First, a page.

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Ocean-Atmosphere Interaction: A Tropical Thermostat for Global Warming? Wallace and Clement Papers Casey Saup.

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Presentation on theme: "Ocean-Atmosphere Interaction: A Tropical Thermostat for Global Warming? Wallace and Clement Papers Casey Saup."— Presentation transcript:

1 Ocean-Atmosphere Interaction: A Tropical Thermostat for Global Warming? Wallace and Clement Papers Casey Saup

2  Wallace Paper  Background  Purpose/goals, Methods, Figures, Conclusions  Clement Paper  Background  Purpose/goals, Methods, Figures, Conclusions  Summary  Future Directions of the Research (IMO) Discussion Plan

3  Water vapor in the atmosphere has a destabilizing effect on climate  As SSTs increase, more water evaporates, creating a positive feedback cycle (traps longwave radiation).  Ramanathan and Collins postulated that cirrus clouds (associated with deep convection and increase locally over warm pool with increasing SST) “braked” this feedback and limited the warm pool (305K)  Claimed this would explain negative skewness Wallace Paper Background

4  Purpose: To suggest that Ramanathan and Collins’ proposed thermostat mechanism may not be required to explain SST distribution.  Large-scale dynamical processes should maintain uniform tropical tropospheric temperatures to within ~2K  Without horizontal temperature contrasts in the atmosphere, a negatively skewed SST frequency distribution will develop due to equilibration btw the atmosphere and SSTs that vary by location.  Cirrus clouds will not necessarily prevent SST from rising above 305K even though they reduce radiation in regions of deep convection. Wallace Paper Purpose/Goals

5 Wallace Paper Figures/Results  April climatological mean geopotential height field on the 200hPa surface—this is situated in the upper troposphere at the level of strongest horizontal gradients.  The range between the highest and lowest values in the tropics is not more than two contour intervals (80 m).  Maps for individual years/months at levels ranging from the surface to the tropopause (boundary btw the troposphere and the stratosphere) are similar in this respect.

6 Wallace Paper Figures/Results  Vertical scale of tropical circulation systems is comparable to the depth of the troposphere, the vertically averaged temperature of the tropical troposphere must be uniform to within 2 K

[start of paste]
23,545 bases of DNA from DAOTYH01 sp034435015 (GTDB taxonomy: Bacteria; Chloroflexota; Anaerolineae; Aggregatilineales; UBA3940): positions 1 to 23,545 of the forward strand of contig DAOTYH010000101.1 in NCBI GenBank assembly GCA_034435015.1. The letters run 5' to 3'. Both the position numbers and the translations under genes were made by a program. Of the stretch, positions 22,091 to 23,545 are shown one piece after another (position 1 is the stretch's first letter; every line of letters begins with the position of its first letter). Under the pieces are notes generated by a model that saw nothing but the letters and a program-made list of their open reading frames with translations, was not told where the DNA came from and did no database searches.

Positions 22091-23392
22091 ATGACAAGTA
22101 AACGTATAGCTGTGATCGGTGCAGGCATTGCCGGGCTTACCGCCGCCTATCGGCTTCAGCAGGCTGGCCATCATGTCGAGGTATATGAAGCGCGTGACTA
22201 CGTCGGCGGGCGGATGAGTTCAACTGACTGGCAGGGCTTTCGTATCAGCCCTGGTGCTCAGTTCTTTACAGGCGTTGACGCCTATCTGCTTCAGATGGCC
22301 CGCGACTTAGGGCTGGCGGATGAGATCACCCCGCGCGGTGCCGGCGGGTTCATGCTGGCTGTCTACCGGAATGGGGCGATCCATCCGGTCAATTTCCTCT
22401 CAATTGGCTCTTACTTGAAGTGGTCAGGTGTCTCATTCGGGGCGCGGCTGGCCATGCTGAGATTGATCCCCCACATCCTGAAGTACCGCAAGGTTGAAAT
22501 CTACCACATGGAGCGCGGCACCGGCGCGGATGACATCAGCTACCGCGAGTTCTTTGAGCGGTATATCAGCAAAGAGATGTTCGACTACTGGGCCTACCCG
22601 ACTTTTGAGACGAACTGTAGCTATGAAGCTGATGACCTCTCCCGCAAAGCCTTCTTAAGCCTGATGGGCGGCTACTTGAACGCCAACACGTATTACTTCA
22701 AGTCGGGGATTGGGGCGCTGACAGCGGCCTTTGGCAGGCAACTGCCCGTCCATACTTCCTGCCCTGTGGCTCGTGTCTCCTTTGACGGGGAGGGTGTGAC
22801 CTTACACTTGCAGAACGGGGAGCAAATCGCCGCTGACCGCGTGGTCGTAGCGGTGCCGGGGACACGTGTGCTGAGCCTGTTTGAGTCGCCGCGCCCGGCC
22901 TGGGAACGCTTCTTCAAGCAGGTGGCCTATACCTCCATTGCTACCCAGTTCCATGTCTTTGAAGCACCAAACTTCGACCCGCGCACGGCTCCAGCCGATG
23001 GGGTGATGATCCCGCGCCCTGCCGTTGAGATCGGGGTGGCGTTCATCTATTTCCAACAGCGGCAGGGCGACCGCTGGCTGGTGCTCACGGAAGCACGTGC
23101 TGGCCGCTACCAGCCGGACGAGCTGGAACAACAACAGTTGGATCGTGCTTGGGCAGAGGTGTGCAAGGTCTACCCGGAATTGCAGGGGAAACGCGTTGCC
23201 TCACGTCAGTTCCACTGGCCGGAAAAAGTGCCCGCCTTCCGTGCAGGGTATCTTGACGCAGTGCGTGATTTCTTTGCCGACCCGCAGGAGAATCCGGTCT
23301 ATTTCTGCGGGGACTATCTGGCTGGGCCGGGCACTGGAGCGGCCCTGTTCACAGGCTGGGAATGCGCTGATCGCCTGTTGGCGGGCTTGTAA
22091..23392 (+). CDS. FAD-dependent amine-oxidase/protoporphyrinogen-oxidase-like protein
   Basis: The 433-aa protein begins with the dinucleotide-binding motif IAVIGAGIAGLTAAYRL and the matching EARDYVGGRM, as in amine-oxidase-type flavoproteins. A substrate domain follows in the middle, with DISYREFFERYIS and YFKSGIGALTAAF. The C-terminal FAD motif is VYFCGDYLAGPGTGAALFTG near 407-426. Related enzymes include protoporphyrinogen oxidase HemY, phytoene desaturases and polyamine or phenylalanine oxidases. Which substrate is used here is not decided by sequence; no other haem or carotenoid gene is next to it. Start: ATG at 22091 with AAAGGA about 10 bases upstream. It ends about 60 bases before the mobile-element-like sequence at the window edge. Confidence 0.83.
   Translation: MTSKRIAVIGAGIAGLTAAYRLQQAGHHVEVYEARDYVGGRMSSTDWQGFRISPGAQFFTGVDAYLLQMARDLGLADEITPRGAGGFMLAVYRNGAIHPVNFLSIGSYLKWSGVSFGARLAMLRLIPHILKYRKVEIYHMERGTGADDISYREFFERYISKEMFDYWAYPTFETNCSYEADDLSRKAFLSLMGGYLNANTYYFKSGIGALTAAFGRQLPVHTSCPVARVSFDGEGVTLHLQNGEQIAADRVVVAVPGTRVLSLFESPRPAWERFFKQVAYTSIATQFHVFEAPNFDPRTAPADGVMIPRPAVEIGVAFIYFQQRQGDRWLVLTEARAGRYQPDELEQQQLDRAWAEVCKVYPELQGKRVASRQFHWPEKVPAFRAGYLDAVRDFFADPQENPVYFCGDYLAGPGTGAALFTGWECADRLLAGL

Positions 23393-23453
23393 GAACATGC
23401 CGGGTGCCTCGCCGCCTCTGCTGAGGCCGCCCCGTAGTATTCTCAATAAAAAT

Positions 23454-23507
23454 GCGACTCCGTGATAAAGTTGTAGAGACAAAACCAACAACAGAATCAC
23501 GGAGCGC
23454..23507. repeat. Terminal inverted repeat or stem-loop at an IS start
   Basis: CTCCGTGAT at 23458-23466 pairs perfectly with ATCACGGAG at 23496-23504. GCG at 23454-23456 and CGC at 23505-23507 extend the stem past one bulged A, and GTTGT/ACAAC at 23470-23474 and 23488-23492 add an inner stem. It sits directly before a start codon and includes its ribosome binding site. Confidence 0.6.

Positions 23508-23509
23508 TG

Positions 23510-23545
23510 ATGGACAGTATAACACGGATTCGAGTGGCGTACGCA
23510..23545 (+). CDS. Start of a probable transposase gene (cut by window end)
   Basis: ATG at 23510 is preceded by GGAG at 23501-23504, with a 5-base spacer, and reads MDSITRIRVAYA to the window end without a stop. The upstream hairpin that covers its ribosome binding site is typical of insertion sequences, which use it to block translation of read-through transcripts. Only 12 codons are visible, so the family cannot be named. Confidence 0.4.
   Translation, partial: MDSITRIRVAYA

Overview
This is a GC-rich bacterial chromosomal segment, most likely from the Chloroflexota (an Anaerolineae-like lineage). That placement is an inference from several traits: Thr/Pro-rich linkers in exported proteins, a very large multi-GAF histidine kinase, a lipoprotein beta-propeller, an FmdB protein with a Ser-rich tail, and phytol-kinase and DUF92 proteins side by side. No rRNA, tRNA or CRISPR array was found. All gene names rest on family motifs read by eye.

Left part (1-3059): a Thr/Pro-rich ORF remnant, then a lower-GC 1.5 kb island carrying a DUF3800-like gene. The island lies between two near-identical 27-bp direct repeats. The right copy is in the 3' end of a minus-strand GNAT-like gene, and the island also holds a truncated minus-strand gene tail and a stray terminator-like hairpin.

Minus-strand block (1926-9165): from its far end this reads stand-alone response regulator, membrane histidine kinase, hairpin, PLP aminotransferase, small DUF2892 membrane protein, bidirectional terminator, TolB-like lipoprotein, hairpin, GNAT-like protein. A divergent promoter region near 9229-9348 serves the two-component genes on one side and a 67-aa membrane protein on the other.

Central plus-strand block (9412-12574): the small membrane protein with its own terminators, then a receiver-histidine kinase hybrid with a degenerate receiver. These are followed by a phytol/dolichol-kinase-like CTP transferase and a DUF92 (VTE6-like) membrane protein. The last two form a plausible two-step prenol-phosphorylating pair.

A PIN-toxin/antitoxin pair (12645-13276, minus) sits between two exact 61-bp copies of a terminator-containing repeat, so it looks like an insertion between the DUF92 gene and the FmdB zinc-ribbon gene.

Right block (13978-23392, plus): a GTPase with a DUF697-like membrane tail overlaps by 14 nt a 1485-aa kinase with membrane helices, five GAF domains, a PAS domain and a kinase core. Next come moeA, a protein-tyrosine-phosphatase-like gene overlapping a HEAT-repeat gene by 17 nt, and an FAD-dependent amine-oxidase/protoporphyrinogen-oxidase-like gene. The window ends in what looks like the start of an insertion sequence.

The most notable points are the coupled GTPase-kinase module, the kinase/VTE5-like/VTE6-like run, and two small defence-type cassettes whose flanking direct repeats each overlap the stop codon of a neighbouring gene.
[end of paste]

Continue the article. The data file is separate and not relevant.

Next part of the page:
7 Clement Paper Background Why did no one consider ocean dynamics?  Water vapor in the atmosphere has a destabilizing effect on climate  As SSTs increase, more water evaporates, creating a positive feedback cycle (traps longwave radiation).  Ramanathan and Collins postulated that cirrus clouds (associated with deep convection and increase locally over warm pool with increasing SST) “braked” this feedback and limited the warm pool (305 K)  Claimed this would explain negative skeweness  Wallace pointed out that tropical temperatures would need to be fairly uniform and that efficient ocean-atmosphere heat exchange in areas of deep convection would lead to the negative skewness in the absence of cirrus cloud cover.

8  Many other papers were published suggesting other mechanisms than that of Ramanathan and Collins, the best of which is from Pierrehumbert  Says that clouds have no net effect on the top of atmosphere radiation  Deep convective clouds have no net effect in stabilizing the tropical climate.  Relies on “radiator fins”—in areas of deep convection energy is exported to drier, nonconvecting regions where it is effectively radiated to space.  All of these differing views have something in common: they don’t take “interactive dynamical transports of heat in the ocean” into account. Clement Paper Background (contd)

9  Goal: “To illustrate a possible role for ocean dynamics in regulating sea surface temperatures by including ONLY highly idealized atmospheric thermodynamics.” Clement Paper Purpose/Goals